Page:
Growing Residential Symbiosis

Then again, the relationship may be much more reflexively beneficial. If a building of apartments and a vertical farm can each be thought of as constructed ecologies, there are numerous ways that a vertical column of green space can play a valuable role in making a building more sustainable. To start, a bar of floor area devoted to planting (say on the southern face where buildings get the most sun and take on the most heat) could serve as a buffer to help control the temperature of the apartments behind them. “Double walls” are becoming more commonplace in architecture today as tools for efficiency. Buildings like the Cambridge Public Library have a pair of walls on the same exterior face with an air space between them whose air flow can be controlled to store or release heat depending on the weather. A column of linked vertical gardens is essentially an occupiable, double-skin wall where moisture and temperature are regulated independently. In the winter, it stores the heat that it captures and keeps the cold farther away from living space to lower its cooling load. In the summer, the stack of air can be vented at the top to move hotter air out of the building.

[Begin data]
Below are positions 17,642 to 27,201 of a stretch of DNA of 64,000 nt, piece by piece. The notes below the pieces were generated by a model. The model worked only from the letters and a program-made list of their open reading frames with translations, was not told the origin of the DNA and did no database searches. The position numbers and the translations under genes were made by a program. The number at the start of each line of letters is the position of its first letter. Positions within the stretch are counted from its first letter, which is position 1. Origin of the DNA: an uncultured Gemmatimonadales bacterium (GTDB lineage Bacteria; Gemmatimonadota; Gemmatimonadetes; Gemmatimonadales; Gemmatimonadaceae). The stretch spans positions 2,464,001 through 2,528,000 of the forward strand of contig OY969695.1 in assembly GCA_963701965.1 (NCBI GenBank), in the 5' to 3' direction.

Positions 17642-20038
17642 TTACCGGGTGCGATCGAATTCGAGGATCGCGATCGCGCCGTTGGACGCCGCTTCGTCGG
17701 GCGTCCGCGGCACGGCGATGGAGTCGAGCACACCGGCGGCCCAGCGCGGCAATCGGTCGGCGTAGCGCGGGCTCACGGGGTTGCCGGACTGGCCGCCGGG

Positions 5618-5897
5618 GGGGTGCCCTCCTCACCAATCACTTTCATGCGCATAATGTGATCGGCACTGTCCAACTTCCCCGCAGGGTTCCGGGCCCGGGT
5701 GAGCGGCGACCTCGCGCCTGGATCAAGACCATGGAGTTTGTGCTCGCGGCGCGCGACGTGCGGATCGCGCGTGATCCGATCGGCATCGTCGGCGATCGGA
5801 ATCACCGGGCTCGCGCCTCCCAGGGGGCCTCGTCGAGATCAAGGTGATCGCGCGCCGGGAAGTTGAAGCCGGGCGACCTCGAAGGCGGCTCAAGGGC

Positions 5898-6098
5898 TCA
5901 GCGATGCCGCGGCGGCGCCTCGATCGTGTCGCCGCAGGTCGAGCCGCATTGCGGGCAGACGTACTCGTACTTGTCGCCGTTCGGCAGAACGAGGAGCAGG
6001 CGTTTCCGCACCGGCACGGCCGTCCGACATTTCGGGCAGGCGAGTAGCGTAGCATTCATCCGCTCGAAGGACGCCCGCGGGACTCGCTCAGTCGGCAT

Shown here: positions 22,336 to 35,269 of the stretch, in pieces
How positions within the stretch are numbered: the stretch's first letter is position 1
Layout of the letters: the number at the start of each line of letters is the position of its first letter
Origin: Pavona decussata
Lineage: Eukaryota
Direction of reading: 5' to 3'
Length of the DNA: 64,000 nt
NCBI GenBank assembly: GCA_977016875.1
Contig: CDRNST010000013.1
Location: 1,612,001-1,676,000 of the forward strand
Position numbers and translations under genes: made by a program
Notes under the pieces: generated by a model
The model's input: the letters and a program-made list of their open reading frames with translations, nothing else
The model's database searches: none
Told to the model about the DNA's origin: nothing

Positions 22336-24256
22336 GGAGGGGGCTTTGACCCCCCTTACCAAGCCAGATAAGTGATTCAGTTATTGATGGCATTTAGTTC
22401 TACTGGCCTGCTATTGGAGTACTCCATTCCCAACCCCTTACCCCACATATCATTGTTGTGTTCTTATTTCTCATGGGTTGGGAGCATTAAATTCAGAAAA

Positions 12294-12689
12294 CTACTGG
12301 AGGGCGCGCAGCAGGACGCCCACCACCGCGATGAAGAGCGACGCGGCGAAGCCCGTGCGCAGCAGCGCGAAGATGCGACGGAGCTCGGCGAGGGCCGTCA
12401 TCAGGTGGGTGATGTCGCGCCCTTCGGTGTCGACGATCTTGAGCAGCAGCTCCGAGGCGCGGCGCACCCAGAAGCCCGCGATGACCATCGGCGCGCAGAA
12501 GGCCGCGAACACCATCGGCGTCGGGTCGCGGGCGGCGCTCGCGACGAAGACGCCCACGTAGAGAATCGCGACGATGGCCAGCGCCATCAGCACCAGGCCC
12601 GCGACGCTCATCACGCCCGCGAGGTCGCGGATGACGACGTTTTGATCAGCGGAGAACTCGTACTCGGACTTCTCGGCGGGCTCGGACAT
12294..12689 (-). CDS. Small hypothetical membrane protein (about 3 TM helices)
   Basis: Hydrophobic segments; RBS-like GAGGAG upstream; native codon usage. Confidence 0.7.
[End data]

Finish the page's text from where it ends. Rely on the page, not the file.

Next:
Conservatory to filter fresh air

The orangery at Jefferson’s Monticello brings in fresh air that is pulled through the house, using the stairs as a natural stack

Plants are commonly known as great natural air filters, making an enclosed garden space an opportunity to filter air coming in or out of the building, not unlike the “orangery” that Thomas Jefferson designed for his home, Monticello. Air can be drawn through the farm to come out cleaner and healthier on the other side—a boon for cities that are often plagued with air quality as a source for ailments like asthma (New York being a prime example).

Having many uses (and reuses) for water, it only makes sense for buildings to harvest all of the rainwater they can to reduce the amount of potable freshwater they need for non-drinking purposes: flushing toilets, cooling tower make-up, sidewalk cleaning. Plants can find great uses for cisterns full of rainwater but when they’re done with it, the water is just as useful to the building as it was to start with—maybe moreso—but in the process we have cultivated food.